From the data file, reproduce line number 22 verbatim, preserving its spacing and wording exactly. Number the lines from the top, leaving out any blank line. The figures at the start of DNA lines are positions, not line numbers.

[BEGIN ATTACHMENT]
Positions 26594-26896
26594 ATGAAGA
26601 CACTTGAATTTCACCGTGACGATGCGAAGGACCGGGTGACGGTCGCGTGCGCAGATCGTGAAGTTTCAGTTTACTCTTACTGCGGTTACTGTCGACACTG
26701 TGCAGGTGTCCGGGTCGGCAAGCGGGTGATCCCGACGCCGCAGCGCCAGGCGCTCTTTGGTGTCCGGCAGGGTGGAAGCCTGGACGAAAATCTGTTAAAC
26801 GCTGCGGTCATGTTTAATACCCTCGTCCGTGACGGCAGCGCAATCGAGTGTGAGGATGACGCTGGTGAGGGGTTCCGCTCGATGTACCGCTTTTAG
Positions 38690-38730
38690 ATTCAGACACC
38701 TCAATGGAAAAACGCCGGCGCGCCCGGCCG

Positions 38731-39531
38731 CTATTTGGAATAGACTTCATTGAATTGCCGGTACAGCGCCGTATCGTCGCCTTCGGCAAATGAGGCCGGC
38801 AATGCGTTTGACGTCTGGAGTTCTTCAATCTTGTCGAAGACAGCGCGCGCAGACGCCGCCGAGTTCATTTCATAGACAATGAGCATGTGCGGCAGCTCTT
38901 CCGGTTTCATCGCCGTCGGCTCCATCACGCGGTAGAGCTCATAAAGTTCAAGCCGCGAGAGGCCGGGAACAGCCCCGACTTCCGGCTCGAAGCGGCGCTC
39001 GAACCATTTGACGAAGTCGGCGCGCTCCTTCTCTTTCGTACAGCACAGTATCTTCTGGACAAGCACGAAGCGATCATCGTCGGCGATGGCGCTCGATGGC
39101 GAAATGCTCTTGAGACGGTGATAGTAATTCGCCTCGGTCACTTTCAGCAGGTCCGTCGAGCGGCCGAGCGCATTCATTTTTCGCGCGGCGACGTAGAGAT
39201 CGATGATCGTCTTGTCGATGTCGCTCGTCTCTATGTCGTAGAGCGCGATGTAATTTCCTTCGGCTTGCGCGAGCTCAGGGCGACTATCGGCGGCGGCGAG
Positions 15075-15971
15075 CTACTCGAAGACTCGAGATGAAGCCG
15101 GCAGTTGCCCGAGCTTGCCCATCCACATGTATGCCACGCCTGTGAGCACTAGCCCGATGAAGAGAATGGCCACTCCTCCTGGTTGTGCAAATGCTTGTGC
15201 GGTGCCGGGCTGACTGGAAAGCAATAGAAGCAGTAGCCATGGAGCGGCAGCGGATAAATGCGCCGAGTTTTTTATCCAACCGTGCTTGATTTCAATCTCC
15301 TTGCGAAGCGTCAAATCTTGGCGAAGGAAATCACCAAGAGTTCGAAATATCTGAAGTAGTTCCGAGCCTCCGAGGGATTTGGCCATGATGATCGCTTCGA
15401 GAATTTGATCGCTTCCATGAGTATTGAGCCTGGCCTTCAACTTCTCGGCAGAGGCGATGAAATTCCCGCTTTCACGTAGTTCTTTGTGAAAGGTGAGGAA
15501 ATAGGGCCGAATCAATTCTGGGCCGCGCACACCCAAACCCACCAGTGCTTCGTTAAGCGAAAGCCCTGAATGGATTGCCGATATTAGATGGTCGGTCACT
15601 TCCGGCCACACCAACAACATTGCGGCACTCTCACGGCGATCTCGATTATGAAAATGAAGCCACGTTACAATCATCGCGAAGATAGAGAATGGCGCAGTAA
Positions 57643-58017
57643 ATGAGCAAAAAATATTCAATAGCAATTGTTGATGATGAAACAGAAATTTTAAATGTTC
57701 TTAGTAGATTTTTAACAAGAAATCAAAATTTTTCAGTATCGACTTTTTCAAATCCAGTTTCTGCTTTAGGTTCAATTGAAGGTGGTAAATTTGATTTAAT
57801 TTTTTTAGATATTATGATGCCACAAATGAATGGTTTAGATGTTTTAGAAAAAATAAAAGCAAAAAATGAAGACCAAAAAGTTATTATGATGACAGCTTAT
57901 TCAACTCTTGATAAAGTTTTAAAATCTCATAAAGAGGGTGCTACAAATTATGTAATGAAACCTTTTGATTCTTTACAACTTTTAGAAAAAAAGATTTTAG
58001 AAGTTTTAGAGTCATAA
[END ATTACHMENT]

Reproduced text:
15501 ATAGGGCCGAATCAATTCTGGGCCGCGCACACCCAAACCCACCAGTGCTTCGTTAAGCGAAAGCCCTGAATGGATTGCCGATATTAGATGGTCGGTCACT